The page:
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Furthermore, a study from Current Biology found that the UV pigmentation of various flowers has changed in response to the climate crisis and the ozone crisis. Certain flowers have UV pigments that are invisible to the human eye but attract pollinators. The aforementioned environmental stressors can cause these flowers to produce more pigment — making it more difficult for pollinators to find the buds, potentially harming the flowers’ ability to propagate.
Matthias Forkel, a co-author of the study, echoed this sentiment in a report from National Geographic: “Plants and ecosystem take up around 25 percent of the human-caused fossil fuel emissions. Another 25 percent is taken up by the ocean, and the remaining 50 percent of CO2 emissions stay in the atmosphere. If plants grow more, they take up more carbon but the effect is small, far too small to compensate for the human CO2 emissions.”
Go Deeper: The hope is that we can significantly limit our global output of carbon dioxide, but if we stay on our current high-emissions trajectory, scientists have some ideas for how an increase of CO2 in the atmosphere could make plants and humans thirstier.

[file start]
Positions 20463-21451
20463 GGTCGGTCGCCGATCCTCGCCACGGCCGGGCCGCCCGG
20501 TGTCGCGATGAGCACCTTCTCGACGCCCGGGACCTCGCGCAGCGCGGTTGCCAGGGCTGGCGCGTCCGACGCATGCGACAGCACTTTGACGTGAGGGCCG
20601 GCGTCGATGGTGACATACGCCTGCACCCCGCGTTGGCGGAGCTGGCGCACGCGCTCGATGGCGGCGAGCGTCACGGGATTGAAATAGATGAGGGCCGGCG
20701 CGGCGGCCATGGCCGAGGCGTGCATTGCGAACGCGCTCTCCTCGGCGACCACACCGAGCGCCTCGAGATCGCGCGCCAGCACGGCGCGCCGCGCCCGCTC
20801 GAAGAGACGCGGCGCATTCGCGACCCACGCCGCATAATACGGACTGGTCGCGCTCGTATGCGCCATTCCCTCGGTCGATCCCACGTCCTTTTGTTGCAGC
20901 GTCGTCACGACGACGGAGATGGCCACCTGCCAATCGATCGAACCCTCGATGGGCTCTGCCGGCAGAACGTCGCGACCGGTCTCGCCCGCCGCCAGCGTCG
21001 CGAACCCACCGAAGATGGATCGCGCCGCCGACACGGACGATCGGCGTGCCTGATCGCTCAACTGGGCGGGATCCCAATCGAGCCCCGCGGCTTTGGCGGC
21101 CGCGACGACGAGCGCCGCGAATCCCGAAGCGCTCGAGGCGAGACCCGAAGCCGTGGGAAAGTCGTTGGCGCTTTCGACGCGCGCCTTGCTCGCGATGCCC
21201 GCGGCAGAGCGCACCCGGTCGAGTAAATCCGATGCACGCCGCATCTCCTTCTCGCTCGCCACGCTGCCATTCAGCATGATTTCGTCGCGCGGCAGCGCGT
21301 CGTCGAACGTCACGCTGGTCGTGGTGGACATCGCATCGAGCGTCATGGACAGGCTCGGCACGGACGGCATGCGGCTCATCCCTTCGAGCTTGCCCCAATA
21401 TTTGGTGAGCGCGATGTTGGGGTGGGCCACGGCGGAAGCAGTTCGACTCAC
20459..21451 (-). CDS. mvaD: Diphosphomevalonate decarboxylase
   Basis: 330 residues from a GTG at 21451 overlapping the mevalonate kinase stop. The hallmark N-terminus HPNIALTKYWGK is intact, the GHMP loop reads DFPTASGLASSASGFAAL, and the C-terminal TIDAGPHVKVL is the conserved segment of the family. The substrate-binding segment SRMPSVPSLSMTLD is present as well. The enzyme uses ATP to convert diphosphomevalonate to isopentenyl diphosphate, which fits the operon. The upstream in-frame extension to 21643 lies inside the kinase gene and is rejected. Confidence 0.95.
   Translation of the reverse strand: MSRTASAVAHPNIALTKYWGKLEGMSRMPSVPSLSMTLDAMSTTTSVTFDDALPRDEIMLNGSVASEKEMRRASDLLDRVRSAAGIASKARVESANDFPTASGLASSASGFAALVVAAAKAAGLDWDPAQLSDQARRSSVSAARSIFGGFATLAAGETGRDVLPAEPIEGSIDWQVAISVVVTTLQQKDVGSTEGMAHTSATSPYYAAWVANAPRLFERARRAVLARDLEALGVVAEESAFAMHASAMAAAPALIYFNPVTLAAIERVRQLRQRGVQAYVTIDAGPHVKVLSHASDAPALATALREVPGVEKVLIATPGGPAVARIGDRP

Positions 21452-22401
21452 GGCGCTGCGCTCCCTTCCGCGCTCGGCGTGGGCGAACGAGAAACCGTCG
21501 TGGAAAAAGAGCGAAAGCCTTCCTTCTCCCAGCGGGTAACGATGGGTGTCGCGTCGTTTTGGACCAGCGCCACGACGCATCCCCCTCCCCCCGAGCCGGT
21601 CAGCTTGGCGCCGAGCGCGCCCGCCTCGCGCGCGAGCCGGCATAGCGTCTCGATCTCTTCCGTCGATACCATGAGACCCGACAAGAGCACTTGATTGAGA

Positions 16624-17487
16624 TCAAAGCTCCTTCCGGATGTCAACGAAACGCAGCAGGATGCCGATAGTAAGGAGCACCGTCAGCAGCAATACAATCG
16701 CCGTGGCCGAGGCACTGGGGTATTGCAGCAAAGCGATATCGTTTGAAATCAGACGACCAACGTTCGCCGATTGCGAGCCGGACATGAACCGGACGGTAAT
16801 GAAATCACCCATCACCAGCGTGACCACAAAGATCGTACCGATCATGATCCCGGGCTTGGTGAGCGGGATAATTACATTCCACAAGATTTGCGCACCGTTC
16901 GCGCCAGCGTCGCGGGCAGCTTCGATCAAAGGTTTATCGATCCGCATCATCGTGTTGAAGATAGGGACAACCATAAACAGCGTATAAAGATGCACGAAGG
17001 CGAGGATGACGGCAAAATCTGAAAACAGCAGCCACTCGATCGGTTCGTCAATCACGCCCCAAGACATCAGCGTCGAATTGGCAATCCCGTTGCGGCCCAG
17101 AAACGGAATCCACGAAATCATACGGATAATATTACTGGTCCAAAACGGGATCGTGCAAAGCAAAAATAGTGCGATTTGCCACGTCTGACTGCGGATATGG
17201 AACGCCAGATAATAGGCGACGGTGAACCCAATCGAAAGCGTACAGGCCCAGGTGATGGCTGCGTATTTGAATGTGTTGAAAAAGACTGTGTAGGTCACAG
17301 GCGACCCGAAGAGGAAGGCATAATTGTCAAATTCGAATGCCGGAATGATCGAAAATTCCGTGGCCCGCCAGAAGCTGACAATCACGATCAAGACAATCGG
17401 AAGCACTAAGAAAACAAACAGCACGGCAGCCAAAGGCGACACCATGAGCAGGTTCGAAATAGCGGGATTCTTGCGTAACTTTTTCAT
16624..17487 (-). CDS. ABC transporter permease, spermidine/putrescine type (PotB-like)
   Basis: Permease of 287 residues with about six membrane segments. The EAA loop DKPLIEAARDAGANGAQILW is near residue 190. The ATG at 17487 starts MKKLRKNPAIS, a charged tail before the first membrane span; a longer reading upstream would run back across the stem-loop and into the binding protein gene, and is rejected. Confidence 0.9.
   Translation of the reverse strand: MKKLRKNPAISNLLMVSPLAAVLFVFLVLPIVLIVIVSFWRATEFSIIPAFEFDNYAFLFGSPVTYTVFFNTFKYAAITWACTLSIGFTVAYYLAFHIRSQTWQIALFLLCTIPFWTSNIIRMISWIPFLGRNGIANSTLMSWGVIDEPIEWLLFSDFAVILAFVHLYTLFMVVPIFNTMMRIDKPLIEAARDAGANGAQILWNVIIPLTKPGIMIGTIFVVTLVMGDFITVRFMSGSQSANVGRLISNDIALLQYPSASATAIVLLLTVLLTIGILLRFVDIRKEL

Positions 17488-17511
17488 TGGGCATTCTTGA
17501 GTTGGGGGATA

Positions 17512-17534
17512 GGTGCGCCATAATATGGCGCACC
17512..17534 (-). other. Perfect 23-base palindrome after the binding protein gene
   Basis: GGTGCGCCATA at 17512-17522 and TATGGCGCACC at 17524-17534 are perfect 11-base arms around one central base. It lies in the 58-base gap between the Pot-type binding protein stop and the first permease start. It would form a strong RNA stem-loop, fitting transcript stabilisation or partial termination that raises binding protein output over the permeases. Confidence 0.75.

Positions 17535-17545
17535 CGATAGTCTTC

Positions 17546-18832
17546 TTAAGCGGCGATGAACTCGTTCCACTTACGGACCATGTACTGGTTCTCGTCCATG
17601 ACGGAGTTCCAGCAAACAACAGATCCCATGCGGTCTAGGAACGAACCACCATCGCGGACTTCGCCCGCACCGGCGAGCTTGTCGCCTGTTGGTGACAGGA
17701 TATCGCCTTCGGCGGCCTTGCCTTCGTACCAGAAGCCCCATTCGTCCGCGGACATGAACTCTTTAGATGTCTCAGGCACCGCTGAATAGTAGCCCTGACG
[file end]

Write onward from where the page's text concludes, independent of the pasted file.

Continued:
After a four-year hiatus under the Trump administration, the Environmental Protection Agency’s Climate Change Indicators website is back in action. The public portal includes data on 54 indicators including sea-level rise, Great Lakes ice cover, heat waves, river flooding, and residential energy use.
Why This Matters: People are experiencing the impacts of climate change in their everyday lives, from hotter temperatures to more intense wildfire seasons.
When reading about climate change, you’ll often come across the unit of measurement called a “metric ton of CO2.” That sounds like a lot, but the unit is a bit abstract for most of us when our reference point for a ton is a VW Beetle, the Liberty Bell, or even a baby humpback whale […]
According to a new report from Christian Aid, Kenya, which produces half of all black tea consumed by the UK, may lose a quarter of its growing capacity by 2050, and the tea that makes it into drinkers’ cups may taste a lot different than before. The decline of tea farming has implications for economies worldwide, including Kenya, India, China, and Sri Lanka.
Why This Matters: Tea is the most popular drink other than water globally and the tea industry employs more than 3 million people in Africa alone.
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